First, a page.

Summer in Savannah - Part 2

Morning Gypsies! Is everyone recovering from the weekend? A few Monday’s ago I was taking it easy, waking up slow in warm Savannah… can I go back yet?

If you haven’t read my first post on Savannah go check it out, it definitely hits on some of the city’s highlights! As I said the city is very easy to walk around in but if you are willing to do just a bit of driving you can see some pretty amazing things.

Wormsloe Plantation

About 15 minutes outside of the city is the Wormsloe Historic Site, an old plantation that breathes southern history. Upon entering the site you are greeted with an eery archway sheltered by the oaks with Spanish Moss. Looking through the gated arch you see the seemingly endless road lined by the trees that twist and turn almost making a tunnel over the road; it’s breathtaking.

Wormhole was established by Noble Jones, who arrived in Georgia in 1733 as one of Georgia’s colonial founders. The colony survived starvation, the plague, war and other hardships but Wormsloe was kept alive through it all. The State of Georgia acquired the 822 acre property in 1973 and now you can visit as well as enter the small museum. The site also contains the family’s large mansion, which is still in use today by the family.

The drive from the gate to the back of the site is the longest moss tree lined street in the state! At the back of the site you can take a short walk through the forest that leads you to a marsh and the tabby ruins where you can see the early ways of colonial life. The tabby ruins are also the oldest standing structure in Savannah. The walk through the woods is a mix of oaks, brush, palms, dirt and sand. The air had the warm smell of salty water and the afternoon heat made me feel as if I was in a jungle.

The site does have a $10 admission fee but it’s honestly worth it, playing in the trees out in nature was a very extraordinary and the old plantation is a huge part of the city’s history. The gates do close at 5pm though so make sure you give yourself plenty of time! If you’re still thrown by the price, don’t let it stop you- head to the site and pull up, you’ll still be able to see the entrance and the long drive, you just won’t be able to go deep into the property.

Bonaventure Cemetery

Did you guys know that Savannah is one of America’s most haunted cities? Think about it, the South has such a tortured past filled with scandal and dates back to the beginning of the country. If you want to get a sense for truly how old this city is, and maybe give yourself a slight case of the heeby-jeebies head to the Bonaventure Cemetery. It was originally an old plantation and then was sold in 1846 and transformed into the cemetery. Walking through the cemetery will give you chills as you see the tombs of young and old. Gracie Watson has one of the most recognizable, beautiful and haunting graves sites in the cemetery as her headstone is a giant marble carving of her… she was only six when she died. A legend about the cemetery is the hell hounds that snarl at guests who linger too long. No one has ever seen the dogs but visitors have claimed to have felt the creature’s breath on them. I did not experience any hell hound spooks, but I did feel a bit like I was in the movie Haunted Mansion.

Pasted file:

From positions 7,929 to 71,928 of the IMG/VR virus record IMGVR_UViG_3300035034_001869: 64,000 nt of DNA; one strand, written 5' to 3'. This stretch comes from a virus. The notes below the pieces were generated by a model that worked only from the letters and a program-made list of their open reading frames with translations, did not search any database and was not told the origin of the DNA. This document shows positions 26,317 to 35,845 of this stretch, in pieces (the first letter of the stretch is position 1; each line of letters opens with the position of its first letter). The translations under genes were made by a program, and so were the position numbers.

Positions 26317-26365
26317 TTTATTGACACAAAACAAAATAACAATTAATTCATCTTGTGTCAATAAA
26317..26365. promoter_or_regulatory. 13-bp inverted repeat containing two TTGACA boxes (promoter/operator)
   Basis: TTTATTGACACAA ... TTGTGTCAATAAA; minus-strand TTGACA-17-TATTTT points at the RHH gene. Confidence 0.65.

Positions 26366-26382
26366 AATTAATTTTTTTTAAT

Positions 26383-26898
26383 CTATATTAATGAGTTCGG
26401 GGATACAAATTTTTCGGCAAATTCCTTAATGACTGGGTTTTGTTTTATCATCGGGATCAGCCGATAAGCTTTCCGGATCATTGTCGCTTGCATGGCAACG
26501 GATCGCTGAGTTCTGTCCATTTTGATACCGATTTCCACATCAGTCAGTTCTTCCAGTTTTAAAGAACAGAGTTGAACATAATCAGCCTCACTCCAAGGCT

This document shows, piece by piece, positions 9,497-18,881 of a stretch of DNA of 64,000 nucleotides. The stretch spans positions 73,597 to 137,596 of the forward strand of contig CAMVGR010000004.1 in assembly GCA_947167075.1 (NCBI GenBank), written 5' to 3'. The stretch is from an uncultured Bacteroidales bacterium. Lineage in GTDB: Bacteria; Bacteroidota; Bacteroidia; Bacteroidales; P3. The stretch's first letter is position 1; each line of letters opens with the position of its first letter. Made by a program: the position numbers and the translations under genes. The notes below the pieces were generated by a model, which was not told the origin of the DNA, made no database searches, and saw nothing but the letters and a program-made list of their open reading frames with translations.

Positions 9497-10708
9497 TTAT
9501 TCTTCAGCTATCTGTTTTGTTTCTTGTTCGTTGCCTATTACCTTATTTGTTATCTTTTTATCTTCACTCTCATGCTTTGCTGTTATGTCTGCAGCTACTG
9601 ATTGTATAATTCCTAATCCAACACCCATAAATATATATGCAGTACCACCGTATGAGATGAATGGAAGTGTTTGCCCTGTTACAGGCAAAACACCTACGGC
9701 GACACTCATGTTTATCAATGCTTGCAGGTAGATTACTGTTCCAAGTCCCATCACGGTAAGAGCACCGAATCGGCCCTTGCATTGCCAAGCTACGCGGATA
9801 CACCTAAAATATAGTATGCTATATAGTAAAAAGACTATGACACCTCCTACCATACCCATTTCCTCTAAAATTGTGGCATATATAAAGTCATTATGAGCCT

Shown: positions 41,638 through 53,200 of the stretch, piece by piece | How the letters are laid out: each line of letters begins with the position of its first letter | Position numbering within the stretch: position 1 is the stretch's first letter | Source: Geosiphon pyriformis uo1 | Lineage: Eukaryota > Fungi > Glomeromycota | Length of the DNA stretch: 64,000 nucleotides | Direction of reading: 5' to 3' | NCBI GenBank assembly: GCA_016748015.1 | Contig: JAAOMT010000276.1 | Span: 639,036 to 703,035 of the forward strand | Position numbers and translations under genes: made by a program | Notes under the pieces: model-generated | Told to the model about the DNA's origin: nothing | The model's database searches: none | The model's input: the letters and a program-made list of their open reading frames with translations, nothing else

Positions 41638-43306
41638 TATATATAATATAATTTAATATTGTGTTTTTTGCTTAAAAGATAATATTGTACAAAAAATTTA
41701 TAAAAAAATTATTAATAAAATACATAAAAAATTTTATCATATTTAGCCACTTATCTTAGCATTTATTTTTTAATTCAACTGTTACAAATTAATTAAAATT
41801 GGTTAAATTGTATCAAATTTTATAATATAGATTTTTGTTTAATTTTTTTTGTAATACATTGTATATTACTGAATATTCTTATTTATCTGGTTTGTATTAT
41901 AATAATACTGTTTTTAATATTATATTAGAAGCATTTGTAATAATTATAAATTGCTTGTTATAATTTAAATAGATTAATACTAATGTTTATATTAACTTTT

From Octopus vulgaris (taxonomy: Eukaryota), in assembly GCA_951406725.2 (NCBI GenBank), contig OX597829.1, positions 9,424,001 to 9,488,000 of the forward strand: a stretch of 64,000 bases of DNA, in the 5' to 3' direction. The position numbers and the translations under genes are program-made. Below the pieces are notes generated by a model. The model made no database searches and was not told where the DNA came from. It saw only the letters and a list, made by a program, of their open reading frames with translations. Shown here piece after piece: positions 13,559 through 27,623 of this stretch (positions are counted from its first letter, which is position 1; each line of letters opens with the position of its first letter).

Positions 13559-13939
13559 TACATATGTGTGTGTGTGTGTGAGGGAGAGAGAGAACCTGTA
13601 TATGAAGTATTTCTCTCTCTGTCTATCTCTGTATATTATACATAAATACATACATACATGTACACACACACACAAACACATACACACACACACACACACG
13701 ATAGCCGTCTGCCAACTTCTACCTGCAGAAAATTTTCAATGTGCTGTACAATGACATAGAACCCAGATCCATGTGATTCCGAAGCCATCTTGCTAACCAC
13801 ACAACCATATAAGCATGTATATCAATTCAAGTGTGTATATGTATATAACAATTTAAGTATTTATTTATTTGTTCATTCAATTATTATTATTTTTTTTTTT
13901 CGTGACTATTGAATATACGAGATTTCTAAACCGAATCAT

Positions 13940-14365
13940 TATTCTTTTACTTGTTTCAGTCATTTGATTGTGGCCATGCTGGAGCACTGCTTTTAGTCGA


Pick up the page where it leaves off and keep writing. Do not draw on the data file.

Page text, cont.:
Outside of the cemetery if your looking for some other spooks around the city you can check out one of the many ghost tours… one of them you even ride in a hearse! They also have a ton of haunted pub crawls… I didn’t have time to do that one but next time for sure. The most haunted house in the city is Sorrel-Weed House. Visitors of the house have claimed to have unexplained nausea, throat tightening and inexplainable electronic malfunctions in the house. The home was owned by wealthy plantation owner Francis Sorrel. He was believed to have had a long affair with a slave, Molly, when they were discovered by Sorrel’s wife… who then jumped from the second story balcony. Molly was found a few weeks later… hanging from a noose. You can tour this house during the day, during early evening or those who are really brave can go to an 11:30 pm paranormal investigation. Unfortunately I was there on a Sunday/Monday and the paranormal experiences are only available on Friday and Saturday nights but the next time I’m in Savannah I definitely plan on trying my hand at ghost hunting!

Forsyth Park

A less haunting area of the city but nonetheless beautiful is Forsyth Park, the largest park in the historic district of Savannah covering 30 acres. The park is well known for its large fountain and you can find all sorts of people in the park from kids on the playground and splashing in the water pools, to sunbathers, joggers, people picnicking and many fury creatures out for a walk with their humans. It’s a beautiful park and I could easily see myself lots of time there. It's also pretty easy to walk to so for this one a car isn't needed!

It certainly is a hauntingly beautiful city full of wonder and well worth exploring.

Until next time gypsies!


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